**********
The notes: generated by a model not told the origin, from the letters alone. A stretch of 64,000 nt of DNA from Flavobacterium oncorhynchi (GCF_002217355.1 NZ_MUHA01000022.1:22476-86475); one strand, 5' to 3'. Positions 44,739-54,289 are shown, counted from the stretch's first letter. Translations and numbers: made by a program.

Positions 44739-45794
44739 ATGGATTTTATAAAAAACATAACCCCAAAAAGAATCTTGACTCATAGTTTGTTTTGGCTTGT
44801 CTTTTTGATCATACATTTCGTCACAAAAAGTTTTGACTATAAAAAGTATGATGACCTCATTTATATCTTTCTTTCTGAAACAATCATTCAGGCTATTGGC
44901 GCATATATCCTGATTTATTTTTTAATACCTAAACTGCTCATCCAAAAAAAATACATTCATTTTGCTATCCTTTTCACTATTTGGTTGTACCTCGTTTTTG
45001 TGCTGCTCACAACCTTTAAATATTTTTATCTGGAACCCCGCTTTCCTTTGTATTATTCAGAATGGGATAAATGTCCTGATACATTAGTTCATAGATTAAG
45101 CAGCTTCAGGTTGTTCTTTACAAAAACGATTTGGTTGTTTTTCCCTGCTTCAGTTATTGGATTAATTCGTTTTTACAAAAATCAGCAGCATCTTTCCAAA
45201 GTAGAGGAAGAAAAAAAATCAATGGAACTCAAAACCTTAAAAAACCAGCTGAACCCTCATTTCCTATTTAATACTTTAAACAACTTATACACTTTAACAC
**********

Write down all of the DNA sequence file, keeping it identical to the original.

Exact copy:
The notes: generated by a model not told the origin, from the letters alone. A stretch of 64,000 nt of DNA from Flavobacterium oncorhynchi (GCF_002217355.1 NZ_MUHA01000022.1:22476-86475); one strand, 5' to 3'. Positions 44,739-54,289 are shown, counted from the stretch's first letter. Translations and numbers: made by a program.

Positions 44739-45794
44739 ATGGATTTTATAAAAAACATAACCCCAAAAAGAATCTTGACTCATAGTTTGTTTTGGCTTGT
44801 CTTTTTGATCATACATTTCGTCACAAAAAGTTTTGACTATAAAAAGTATGATGACCTCATTTATATCTTTCTTTCTGAAACAATCATTCAGGCTATTGGC
44901 GCATATATCCTGATTTATTTTTTAATACCTAAACTGCTCATCCAAAAAAAATACATTCATTTTGCTATCCTTTTCACTATTTGGTTGTACCTCGTTTTTG
45001 TGCTGCTCACAACCTTTAAATATTTTTATCTGGAACCCCGCTTTCCTTTGTATTATTCAGAATGGGATAAATGTCCTGATACATTAGTTCATAGATTAAG
45101 CAGCTTCAGGTTGTTCTTTACAAAAACGATTTGGTTGTTTTTCCCTGCTTCAGTTATTGGATTAATTCGTTTTTACAAAAATCAGCAGCATCTTTCCAAA
45201 GTAGAGGAAGAAAAAAAATCAATGGAACTCAAAACCTTAAAAAACCAGCTGAACCCTCATTTCCTATTTAATACTTTAAACAACTTATACACTTTAACAC